What is Dry Camping? 

Dry camping, in its simplest terms, is overnighting in the comfort of a motorhome, but without using the hookups. It’s best described as venturing down an arbitrary road and finding the perfect panoramic view of an undisturbed lake. Then, staying for as long as you like. 

Dry camping can also be referred to as boondocking, off-grid camping, dispersed camping, and off-the-cord camping. However, there are some subtle differences. For example, boondocking means that you are still dry camping but you set up in a very remote location. This is where you will find the most idyllic setting to relish the peacefulness of nature with no disturbances. 

Reasons to Go Dry Camping or Boondocking:

  • Enjoy the peacefulness, tranquility, and real beauty of nature
  • Appreciate the panoramic views, unobstructed
  • Take the comforts of home with you
  • Leave the stress of everyday life behind
  • An inexpensive way to camp and see the country
  • No fellow crowds of campers invading your space
  • No check-in and check-out times

With dry camping, you can enjoy the beauty of nature while bringing the conveniences of home with you. This means your own electricity, a flushing toilet, and the security of a camper with a locked door. 

So dry camping or boondocking, in reality, is the best of both worlds. It’s why most people fall in love the liberty and comfort dry camping allows them.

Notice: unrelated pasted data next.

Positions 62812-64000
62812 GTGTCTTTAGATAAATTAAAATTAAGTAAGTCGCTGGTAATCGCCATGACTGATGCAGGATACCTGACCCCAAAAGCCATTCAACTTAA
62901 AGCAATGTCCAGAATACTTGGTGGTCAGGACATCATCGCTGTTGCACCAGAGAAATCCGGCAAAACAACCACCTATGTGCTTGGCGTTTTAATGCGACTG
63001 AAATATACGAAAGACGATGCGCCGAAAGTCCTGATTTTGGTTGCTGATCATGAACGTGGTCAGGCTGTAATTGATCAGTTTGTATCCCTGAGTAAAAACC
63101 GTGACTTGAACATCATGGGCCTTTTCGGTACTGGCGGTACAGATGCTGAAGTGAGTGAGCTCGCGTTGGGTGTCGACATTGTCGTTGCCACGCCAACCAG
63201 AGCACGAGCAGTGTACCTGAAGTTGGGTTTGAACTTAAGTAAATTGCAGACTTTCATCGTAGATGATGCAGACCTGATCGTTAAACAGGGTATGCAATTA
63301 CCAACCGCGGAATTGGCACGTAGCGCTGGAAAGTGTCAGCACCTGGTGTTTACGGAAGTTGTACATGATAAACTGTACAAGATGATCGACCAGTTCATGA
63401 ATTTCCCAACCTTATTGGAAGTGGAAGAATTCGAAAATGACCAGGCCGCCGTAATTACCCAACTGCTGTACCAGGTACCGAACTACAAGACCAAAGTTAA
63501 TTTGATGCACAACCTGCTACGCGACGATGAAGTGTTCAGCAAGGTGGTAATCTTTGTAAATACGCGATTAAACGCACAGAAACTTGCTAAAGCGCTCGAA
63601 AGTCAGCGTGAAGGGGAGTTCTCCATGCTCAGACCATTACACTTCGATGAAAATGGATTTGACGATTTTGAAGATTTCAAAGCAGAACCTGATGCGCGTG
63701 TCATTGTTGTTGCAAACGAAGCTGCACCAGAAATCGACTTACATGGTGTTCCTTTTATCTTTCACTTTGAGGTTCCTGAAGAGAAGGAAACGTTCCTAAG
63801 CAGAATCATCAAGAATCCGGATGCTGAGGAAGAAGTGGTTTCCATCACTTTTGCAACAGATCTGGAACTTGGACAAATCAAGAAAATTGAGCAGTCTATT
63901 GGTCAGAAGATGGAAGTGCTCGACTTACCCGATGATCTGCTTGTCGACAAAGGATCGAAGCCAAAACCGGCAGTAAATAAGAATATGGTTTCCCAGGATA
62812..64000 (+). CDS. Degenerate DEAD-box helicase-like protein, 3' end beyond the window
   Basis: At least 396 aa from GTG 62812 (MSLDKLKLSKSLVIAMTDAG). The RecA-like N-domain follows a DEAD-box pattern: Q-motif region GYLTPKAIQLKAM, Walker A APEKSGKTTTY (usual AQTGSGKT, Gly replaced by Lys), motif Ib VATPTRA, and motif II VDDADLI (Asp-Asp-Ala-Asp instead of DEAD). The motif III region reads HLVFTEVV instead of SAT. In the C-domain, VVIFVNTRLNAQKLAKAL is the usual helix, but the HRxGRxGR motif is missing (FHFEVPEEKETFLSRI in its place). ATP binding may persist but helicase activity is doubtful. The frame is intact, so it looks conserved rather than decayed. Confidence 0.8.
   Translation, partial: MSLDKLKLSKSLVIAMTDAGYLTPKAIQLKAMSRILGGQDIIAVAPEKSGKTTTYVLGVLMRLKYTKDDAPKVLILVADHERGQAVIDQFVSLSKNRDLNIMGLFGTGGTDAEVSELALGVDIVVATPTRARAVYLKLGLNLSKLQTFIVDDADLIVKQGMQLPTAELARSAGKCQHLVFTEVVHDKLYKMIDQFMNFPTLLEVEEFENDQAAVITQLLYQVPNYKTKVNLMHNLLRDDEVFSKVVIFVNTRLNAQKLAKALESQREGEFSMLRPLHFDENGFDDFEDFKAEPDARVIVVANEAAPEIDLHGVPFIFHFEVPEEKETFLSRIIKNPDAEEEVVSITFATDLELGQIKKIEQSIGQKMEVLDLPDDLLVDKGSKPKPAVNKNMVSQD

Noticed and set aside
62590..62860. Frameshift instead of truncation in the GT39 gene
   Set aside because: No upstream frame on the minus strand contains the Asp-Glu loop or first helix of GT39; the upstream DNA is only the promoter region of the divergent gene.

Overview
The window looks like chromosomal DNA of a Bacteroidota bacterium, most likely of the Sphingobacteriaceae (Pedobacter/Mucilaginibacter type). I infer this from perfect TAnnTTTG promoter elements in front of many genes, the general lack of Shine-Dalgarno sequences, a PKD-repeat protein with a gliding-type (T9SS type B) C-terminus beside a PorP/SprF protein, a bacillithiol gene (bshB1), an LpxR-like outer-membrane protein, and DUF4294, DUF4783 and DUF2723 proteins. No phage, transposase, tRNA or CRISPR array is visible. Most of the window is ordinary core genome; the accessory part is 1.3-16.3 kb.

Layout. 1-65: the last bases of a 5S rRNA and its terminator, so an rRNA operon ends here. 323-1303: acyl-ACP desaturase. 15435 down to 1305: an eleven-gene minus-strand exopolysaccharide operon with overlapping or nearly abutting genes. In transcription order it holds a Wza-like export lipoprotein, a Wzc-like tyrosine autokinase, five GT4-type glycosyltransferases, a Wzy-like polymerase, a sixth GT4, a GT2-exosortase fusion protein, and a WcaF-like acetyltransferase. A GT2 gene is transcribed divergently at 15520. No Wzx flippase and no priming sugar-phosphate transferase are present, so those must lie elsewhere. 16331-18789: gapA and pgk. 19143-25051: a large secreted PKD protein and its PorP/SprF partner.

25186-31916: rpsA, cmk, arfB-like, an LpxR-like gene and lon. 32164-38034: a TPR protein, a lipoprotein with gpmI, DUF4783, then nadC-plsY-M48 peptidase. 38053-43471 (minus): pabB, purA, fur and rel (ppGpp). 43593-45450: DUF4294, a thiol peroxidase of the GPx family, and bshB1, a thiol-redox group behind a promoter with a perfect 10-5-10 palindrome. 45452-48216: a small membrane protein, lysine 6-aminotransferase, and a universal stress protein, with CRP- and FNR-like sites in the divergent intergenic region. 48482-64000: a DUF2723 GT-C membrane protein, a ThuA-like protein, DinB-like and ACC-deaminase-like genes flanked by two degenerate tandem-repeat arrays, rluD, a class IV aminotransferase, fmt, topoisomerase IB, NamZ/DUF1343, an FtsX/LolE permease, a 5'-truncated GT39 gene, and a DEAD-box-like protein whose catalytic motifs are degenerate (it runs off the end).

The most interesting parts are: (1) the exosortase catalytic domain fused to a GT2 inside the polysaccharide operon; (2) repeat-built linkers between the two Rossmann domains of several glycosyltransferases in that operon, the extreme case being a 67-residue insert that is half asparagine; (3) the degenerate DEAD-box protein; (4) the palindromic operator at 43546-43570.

How to Get Started with Dry Camping: Preparation and Practice

Whether you call it dry camping or boondocking, this activity is, more than anything, a gradual experience. It isn’t something you can rush into. Otherwise, you may find yourself out in the wilderness, stranded with no way to get help. So you may want to try something like car camping first.

Car camping is going camping with your car and a tent – in a place designated as a campground. This is where you can learn about what appeals to you with regards to spending time outside. The most important thing here is to talk to veteran RVers about the right camper for you. 

RVers are people who have adopted the RVing lifestyle. They can tell you everything about purchasing a camper or motorhome: its cost, its limitations, and its advantages. This is the time to make friends and network. It’s the preparation that will allow you to enjoy your peace and serenity with nature down the road. 

Pro Camping Tip:

Seasoned RVers can also tell you about the best – and the worst – camping destinations. Knowing where to camp when you are first starting out is the most valuable information you can have. Once you have mastered car camping, it’s time to buy a camper or motorhome.

 

Purchasing a Camper or Motorhome

Buying a camper or motorhome is the largest single expense you will have for dry camping. You may want to rent a few of them and try them out before you purchase one. Also, learning how to drive a motorhome or drive with a camper behind your vehicle is trickier than it looks. 

Remember, you will be driving down the highway with all the other traffic to get to your destination. You will also have to negotiate parking lots as well as rustic terrain if you choose to go boondocking. The first rule of dry camping is to buy the right size camper or motorhome. This should be a camper that is comfortably sized, but also one that everyone you take RVing can drive.